Carlisle targets growth within season
DALLAS -- Mark Cuban's mentality is championship or bust. That's one reason Rick Carlisle wanted to work for him.
Never mind that the Dallas Mavericks have never won a title, and that the 2006 NBA Finals are still a sore subject with a lot of folks around these parts. That's the expectation every season. Cuban couldn't stomach eight-figure luxury-tax bills if that weren't the case.
It's a long way from 50 wins and a second-round playoff exit to a parade in downtown Dallas. The Mavericks are widely considered a middle-of-the-pack playoff team, a level below legitimate contenders like the Los Angeles Lakers. The Mavericks believe that's a leap they can make.
"We want to grow into a championship-caliber team," Carlisle said. "I won't say we're there at this moment. We're going through a process that I believe will get us where we want to go."
That process began with a busy summer. The Mavericks entered the offseason with a long checklist: Keep the core together, become more athletic and versatile, improve defensively, make the bench better. The decision-makers in Dallas believe they accomplished all those goals with a series of moves.
The first was re-signing Jason Kidd to a three-year contract. That helped make possible the sign-and-trade that added Shawn Marion, the ex-Phoenix Suns star who wanted to play with Kidd again. Forward/center Kris Humphries was a throw-in from Toronto in that trade, but the Mavericks believe he can be a productive banger off the bench. Center/forward Drew Gooden, swingman Quinton Ross and forward/center Tim Thomas were under-the-radar signings that improved the Mavs' depth and versatility.
"We've got this really cool, versatile, talented, athletic, veteran mix," president of basketball operations Donnie Nelson said. "How will it all mesh together?"
The preseason hasn't offered a lot of clues. Josh Howard, who will shift from small forward to shooting guard to make room for Marion in the starting lineup, is still recovering from May ankle surgery and has yet to complete a full practice. Marion has been sidelined for most of the past few weeks with a strained right calf.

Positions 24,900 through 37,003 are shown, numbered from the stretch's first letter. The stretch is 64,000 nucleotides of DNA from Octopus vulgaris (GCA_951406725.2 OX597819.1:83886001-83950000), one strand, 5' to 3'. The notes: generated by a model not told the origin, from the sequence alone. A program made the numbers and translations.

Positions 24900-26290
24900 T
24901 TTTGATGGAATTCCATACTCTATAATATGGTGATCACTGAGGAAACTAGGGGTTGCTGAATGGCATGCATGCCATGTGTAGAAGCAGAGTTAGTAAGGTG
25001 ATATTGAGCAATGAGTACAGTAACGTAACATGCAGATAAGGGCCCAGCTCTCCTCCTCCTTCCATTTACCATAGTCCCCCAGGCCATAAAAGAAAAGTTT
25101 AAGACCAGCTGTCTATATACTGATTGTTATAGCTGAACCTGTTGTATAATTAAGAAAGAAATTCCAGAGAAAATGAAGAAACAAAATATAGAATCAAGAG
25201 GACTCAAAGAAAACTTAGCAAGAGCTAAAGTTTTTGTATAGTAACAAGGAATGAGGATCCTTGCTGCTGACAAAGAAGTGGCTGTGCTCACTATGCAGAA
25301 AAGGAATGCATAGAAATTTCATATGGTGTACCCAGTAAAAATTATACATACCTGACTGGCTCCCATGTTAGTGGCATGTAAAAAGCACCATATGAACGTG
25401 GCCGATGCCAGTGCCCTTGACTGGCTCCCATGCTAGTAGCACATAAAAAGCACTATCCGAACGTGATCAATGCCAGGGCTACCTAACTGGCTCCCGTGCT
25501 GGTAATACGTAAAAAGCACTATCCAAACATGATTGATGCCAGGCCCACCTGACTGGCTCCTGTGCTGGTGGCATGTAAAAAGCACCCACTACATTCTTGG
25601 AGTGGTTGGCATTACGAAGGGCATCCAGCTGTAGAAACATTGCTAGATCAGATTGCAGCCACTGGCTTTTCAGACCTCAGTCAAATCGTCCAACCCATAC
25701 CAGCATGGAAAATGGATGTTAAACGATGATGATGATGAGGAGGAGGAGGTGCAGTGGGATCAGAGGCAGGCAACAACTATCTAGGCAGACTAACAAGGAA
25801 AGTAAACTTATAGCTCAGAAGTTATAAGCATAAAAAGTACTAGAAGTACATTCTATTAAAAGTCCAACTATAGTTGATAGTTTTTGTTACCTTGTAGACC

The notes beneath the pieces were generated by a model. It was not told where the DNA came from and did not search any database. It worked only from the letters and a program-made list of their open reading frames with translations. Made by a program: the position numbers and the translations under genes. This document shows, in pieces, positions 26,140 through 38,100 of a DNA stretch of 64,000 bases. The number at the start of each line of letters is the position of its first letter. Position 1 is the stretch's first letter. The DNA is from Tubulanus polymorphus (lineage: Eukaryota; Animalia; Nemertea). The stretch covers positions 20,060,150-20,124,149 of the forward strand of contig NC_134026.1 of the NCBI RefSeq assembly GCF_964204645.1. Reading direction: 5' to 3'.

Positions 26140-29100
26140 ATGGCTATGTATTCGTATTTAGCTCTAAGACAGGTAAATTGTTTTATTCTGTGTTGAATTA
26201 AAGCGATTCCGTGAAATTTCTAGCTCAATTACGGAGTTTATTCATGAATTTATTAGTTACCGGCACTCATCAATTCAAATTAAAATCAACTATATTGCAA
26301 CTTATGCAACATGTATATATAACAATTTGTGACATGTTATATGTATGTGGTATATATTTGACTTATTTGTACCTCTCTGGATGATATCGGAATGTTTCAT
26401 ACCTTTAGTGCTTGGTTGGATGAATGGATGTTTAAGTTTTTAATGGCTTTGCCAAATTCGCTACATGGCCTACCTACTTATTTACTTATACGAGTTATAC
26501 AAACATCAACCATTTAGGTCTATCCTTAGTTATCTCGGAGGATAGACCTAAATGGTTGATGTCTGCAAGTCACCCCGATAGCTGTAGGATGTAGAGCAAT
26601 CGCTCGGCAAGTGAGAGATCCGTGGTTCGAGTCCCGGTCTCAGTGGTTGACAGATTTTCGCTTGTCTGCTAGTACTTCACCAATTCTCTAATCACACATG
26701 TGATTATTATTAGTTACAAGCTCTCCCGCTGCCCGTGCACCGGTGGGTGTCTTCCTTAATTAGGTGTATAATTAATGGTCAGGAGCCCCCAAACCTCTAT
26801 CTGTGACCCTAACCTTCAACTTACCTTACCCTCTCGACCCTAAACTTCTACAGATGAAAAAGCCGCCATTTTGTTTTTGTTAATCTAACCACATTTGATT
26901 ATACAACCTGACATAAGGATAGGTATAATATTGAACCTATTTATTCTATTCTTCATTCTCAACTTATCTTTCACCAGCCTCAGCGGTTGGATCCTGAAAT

"We're sort of waiting on Matrix [Marion] and Josh to get healthy and really show how good we can be," Dirk Nowitzki said. "I really don't know how good we can be until those guys can actually play out there together and show they can play as 2 and 3. It's going to be interesting."
Athletic teams gave the Mavericks fits last season. (See the five-game elimination at the hands of the Denver Nuggets for evidence.)
The Mavericks should match up much better against such teams this season. Gooden will play heavy minutes at center against teams that essentially play a pair of power forwards instead of relying on a traditional big man. Ross is expected to fill a reserve role as a defensive specialist who can compete against elite scoring wings. And Marion, who remains one of the NBA's most versatile frontcourt players, is a key to the Mavericks' goals of morphing from mediocre to good defensively while running much more.
"You bring in a guy like Shawn Marion and instantly you become a much better defensive team," high-scoring sixth man Jason Terry said. "That's something that's going to propel us to the next level."
Carlisle acknowledges that health will be a key issue for the Mavs. That can be said about every team, but it's especially true for the Mavericks, who prefer to consider themselves experienced rather than old.
Howard, who turns 30 in April, is the youngest player among the five likely to finish games for the Mavericks. The others: Kidd, 36; Terry, 32; Marion, 31; and Nowitzki, 31.
"If you had to do it all over, would you go with a little more youth?" Nelson asked. "The answer is no. We're interested in winning playoff basketball games.
"Not only are older guys better at doing that, but around 28 or so, guys start seeing the big picture. It's less about personal accolades or stats and it becomes more and more about looking at however long their window is and wanting to win a championship."
Tim MacMahon covers the Mavericks for ESPNDallas.com. E-mail him at firstname.lastname@example.org.